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The intensification of winter mid-latitude storm tracks in the Southern Hemisphere


The strength of mid-latitude storm tracks shapes weather and climate phenomena in the extra-tropics, as these storm tracks control the daily to multi-decadal variability of precipitation, temperature and winds. By the end of this century, winter mid-latitude storms are projected to intensify in the Southern Hemisphere, with large consequences over the entire extra-tropics. Therefore, it is critical to be able to accurately assess the impacts of anthropogenic emissions on these storms to improve societal preparedness for future changes. Here we show that current climate models severely underestimate the intensification in mid-latitude storm tracks in recent decades. Specifically, the intensification obtained from reanalyses has already reached the model-projected end-of-the-century intensification. The biased intensification is found to be linked to biases in the zonal flow. These results question the ability of climate models to accurately predict the future impacts of anthropogenic emissions in the Southern Hemisphere mid-latitudes.

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Fig. 1: Recent changes in Southern Hemisphere winter mid-latitude storm tracks.
Fig. 2: Time of emergence of mid-latitude storm tracks.
Fig. 3: Linear normal-mode instability analysis.

Data availability

The data used in the manuscript are publicly available: CMIP6 data (, NCEP2 (, JRA-55 (, ERA-I and ERA5 (, NOAA-CIRES-DOE ( and CESM (

Code availability

Any codes used in the manuscript are available at


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R.C. is grateful to the WIS support of young scientists and to A. Novoselsky for downloading the data.

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R.C. analysed the data and together with Y.M. and J.Y. discussed and wrote the paper.

Corresponding author

Correspondence to Rei Chemke.

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Extended data

Extended Data Fig. 1 Recent trends in Southern Hemisphere winter mid-latitude storm tracks.

The mean of all 10-year, 20-year and 30-year trends over the 1979-2018 period in a, eddy kinetic energy and b, poleward eddy moist static energy flux in reanalyses mean (blue) and CMIP6 mean (gray). The black circles show the trends from the individual reanalyses/models.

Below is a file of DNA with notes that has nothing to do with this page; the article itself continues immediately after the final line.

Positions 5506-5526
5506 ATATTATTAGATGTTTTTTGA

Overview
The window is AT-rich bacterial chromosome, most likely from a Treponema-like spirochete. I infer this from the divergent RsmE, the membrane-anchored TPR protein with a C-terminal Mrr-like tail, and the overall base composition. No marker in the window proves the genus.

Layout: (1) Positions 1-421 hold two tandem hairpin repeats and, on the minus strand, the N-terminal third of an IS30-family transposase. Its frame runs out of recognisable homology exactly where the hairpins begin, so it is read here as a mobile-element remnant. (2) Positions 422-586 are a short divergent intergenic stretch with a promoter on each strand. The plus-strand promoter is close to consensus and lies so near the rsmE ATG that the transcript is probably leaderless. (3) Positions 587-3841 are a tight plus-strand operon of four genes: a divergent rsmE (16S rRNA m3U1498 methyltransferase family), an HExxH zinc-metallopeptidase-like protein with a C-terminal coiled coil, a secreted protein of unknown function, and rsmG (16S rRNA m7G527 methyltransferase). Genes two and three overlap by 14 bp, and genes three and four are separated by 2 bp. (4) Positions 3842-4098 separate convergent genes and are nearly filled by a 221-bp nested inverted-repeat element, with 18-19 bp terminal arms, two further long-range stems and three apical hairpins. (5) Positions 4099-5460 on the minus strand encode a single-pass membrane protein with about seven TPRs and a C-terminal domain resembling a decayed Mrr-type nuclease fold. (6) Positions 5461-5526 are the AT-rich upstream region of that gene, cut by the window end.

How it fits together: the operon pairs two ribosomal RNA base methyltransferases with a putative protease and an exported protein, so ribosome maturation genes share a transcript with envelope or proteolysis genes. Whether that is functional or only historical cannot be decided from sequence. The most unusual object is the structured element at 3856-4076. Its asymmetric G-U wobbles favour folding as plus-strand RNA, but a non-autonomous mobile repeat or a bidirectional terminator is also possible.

Extended Data Fig. 2 Latitudinal distribution of poleward eddy moist static energy flux trends.

The 1979-2018 trends in poleward eddy moist static energy flux as a function of latitude in reanalyses mean (blue line) and CMIP6 mean (black line). Shadings show two standard deviations across reanalyses/CMIP6 models.

Extended Data Fig. 3 Variability of winter mid-latitude storm tracks trends.

One standard deviation across all 10-year, 20-year and 30-year trends in a, eddy kinetic energy and b, poleward eddy moist static energy flux in reanalyses mean (blue), CMIP6 mean (gray), and pre-industrial runs (red). The trends in CMIP6 and reanalyses were calculated over the detrended 1979-2018 period. The black circles show the results from individual reanalyses/models.

Extended Data Fig. 4 Recent trends in the meridional structure of the zonal wind.

The 1979-2018 trends in the second meridional derivative of the tropospheric (averaged between 850 mb − 300 mb) mean zonal wind, \(\frac{\partial }{r\partial \phi }\frac{1}{r\cos \phi }\frac{\partial \bar{u}\cos \phi }{\partial \phi }\), in mean reanalyses (blue lines) and CMIP6 models (black lines). Shadings show the 95% confidence interval of the trends. The vertical lines mark the climatological position of the mean zonal wind’s core in reanalyses mean (blue) and CMIP6 models (black). Green line marks the zero line. The latitudinal structure is smoothed with a 3-point running mean for plotting purposes.

Extended Data Fig. 5 Recent trends in eddy momentum flux convergence.

The 1979-2018 trends in vertically averaged eddy momentum flux convergence, \(-\frac{1}{r{\cos }^{2}\phi }\frac{\partial \overline{{u}^{\prime}{v}^{\prime}}{\cos }^{2}\phi }{\partial \phi }\), in mean reanalyses (blue lines) and CMIP6 models (black lines). Shadings show the 95% confidence interval of the trends. The vertical lines mark the climatological position of the mean zonal wind’s core in reanalyses mean (blue) and CMIP6 models (black). Green line marks the zero line. The latitudinal structure is smoothed with a 3-point running mean for plotting purposes.

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Chemke, R., Ming, Y. & Yuval, J. The intensification of winter mid-latitude storm tracks in the Southern Hemisphere. Nat. Clim. Chang. 12, 553–557 (2022).

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